The Prime Minister is set to accelerate the UK’s diplomatic and military support to Ukraine in the weeks ahead in a bid to push Russia further back and secure a lasting peace. A flurry of UK diplomatic activity will take place across the globe this week after the Prime Minister directed senior ministers to drive international action as they approach the first anniversary of the full-scale invasion of Ukraine in late February. UK defence and security officials believe a window has opened up where Russia is on the backfoot due to resupply issues and plummeting morale. The Prime Minister is therefore encouraging allies to deploy their planned support for 2023 as soon as possible to have maximum impact. The Prime Minister has already committed to match or exceed the UK’s defence support for Ukraine in 2023 and he instructed ministers and officials this week to ensure they are being proactive as possible across the full spectrum of support.
Sending Challenger 2 tanks to Ukraine is the start of a gear change in the UK’s support. A squadron of 14 tanks will go into the country in the coming weeks after the Prime Minister told President Zelenskyy that the UK would provide additional support to aid Ukraine’s land war. Around 30 AS90s, which are large, self-propelled guns, operated by five gunners, are expected to follow. The Defence Secretary will set out further details of this support in the House of Commons. The Prime Minister has tasked the Defence Secretary with bringing together European allies to ensure the surge of global military support is as strategic and coordinated as possible. The Defence Secretary will travel to Estonia and Germany this week to work with NATO allies and other international partners to this end. The UK will begin training the Ukrainian Armed Forces to use the tanks and guns in the coming days, as part of wider UK efforts which have seen thousands of Ukrainian troops trained in the UK over the last six months.
The FV4034 Challenger 2 (MoD designation “CR2”) is a third generation British main battle tank (MBT) in service with the armies of the United Kingdom and Oman. It was designed and built by the British company Vickers Defence Systems, now known as BAE Systems Land & Armaments. The Challenger 2 is an extensive redesign of the Challenger 1. Although the hull and automotive components seem similar, they are of a newer design than for the Challenger 1 and only around 3% of components are interchangeable. The Challenger 2 is equipped with a 120-millimetre (4.7 in) 55-calibre long L30A1 tank gun, the successor to the L11 gun used on the Chieftain and Challenger 1. Uniquely among NATO main battle tank guns, the L30A1 is rifled, because the British Army continues to place a premium on the use of high-explosive squash head (HESH) rounds in addition to armour-piercing fin-stabilised discarding-sabot rounds. The Challenger 2 is also armed with a L94A1 EX-34 7.62 mm chain gun and a 7.62 mm L37A2 (GPMG) machine gun. Fifty main armament rounds and 4,200 rounds of 7.62 mm ammunition are carried.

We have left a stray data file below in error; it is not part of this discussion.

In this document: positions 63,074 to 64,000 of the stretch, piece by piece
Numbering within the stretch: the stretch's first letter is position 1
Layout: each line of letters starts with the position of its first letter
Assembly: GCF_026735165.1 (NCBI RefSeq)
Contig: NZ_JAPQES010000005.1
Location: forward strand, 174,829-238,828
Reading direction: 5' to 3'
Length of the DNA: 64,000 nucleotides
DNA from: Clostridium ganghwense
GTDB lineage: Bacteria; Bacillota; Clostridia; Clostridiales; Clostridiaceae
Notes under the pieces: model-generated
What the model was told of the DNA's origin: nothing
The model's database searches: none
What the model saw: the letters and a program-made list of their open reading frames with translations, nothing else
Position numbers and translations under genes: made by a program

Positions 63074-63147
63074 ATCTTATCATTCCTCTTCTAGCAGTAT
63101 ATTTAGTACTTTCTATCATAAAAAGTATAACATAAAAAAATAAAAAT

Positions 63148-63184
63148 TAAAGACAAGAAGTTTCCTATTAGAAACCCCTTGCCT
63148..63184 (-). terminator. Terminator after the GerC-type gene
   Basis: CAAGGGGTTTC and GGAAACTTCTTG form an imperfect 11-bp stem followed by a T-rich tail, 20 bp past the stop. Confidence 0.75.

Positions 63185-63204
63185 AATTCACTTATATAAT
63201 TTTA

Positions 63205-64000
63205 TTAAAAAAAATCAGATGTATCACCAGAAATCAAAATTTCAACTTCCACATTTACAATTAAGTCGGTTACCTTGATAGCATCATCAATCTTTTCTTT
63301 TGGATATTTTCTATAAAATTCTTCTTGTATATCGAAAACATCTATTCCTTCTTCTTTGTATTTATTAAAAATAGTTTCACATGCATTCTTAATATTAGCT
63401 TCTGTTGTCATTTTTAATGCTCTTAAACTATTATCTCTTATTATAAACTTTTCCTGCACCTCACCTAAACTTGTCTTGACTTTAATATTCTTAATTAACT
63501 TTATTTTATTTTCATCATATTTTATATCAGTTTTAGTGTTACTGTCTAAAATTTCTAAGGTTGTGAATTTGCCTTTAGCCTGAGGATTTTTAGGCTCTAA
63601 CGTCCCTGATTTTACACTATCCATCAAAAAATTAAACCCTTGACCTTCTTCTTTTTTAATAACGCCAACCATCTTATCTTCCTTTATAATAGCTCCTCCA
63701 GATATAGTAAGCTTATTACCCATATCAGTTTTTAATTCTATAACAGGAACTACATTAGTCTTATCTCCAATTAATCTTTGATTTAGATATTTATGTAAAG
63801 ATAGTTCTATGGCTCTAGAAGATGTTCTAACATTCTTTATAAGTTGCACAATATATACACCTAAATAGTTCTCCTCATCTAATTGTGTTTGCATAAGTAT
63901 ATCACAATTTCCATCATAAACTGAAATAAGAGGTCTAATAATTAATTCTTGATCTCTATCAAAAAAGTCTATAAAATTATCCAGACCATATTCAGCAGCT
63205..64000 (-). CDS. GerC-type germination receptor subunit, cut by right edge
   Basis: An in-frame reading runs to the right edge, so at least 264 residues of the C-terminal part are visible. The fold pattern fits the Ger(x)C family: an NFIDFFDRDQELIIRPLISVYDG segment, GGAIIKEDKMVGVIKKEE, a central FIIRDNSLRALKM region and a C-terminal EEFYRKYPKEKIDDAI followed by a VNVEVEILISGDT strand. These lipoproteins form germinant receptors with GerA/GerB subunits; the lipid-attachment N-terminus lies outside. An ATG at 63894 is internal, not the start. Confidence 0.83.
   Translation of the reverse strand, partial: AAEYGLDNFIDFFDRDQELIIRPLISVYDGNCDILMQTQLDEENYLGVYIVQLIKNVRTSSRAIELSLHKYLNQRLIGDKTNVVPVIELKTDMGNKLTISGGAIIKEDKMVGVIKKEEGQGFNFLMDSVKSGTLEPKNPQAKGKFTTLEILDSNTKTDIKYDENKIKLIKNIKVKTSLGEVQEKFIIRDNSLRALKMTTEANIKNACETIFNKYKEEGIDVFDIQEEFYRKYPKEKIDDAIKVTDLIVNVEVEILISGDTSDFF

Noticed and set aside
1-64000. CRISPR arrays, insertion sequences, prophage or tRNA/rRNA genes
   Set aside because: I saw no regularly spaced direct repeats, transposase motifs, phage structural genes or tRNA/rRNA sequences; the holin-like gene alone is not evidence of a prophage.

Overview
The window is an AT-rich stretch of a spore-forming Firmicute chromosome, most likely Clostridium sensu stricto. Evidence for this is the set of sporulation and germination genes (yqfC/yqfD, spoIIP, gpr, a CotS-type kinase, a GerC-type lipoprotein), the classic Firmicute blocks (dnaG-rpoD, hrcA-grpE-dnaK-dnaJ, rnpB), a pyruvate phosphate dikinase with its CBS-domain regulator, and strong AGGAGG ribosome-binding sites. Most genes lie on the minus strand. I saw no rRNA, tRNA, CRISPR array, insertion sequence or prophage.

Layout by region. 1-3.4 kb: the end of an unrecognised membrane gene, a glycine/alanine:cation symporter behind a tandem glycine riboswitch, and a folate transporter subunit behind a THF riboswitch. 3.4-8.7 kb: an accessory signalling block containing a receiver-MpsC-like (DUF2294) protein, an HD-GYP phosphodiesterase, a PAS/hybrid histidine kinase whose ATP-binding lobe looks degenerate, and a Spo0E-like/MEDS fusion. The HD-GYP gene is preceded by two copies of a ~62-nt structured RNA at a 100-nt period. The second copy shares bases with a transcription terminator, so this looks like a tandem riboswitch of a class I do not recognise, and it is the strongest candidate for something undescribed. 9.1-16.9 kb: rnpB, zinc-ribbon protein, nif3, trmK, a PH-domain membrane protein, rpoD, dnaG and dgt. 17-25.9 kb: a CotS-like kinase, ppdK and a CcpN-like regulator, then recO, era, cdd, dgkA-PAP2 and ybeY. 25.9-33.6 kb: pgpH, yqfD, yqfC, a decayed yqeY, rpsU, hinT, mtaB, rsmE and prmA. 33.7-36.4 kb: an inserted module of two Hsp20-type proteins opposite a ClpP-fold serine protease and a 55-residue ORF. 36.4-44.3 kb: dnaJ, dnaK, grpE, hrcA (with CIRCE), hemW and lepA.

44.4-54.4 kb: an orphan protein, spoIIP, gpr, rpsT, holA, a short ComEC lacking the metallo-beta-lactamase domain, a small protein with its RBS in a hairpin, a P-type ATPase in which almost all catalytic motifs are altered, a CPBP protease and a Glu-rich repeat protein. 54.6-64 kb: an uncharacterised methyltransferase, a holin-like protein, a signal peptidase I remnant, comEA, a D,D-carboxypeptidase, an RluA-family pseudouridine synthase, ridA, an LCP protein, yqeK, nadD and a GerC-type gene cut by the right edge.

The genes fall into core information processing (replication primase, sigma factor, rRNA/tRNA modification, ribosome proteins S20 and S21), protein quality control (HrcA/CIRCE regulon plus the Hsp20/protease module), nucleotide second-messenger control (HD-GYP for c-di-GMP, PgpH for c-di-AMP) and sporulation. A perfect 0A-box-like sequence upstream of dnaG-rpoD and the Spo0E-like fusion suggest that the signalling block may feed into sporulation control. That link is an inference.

The AS-90 (“Artillery System for the 1990s”), known officially as Gun Equipment 155 mm L131, is an armoured self-propelled artillery weapon used by the British Army. It can fire standard charges up to 24.9 km (15.5 mi) using 39-calibre long barrel and 30 km (19 mi) with 52-caliber long barrel. The maximum rate of fire is 3 rounds in 10 seconds (burst); 6 per minute for 3 minutes (intense); and 2 per minute for 60 minutes (sustained). The AS-90 uses a conforming 39 calibre barrel which fires the L15 unassisted projectile out to a range of 24.7 km. However, this was a new design of ordnance using a split sliding block breech with Crossley obturation, instead of the more usual screw breech, to permit bagged charges (no metal cartridge cases). The breech mechanism has a primer magazine holding 18 primers. The standard ammunition is that designed for FH-70 (L15 HE and associated propelling charges) although in training the less effective but cheaper M107 with Green and White propelling charges is used. The gun can be brought into action fully closed down; the barrel can be clamped and unclamped from within the vehicle.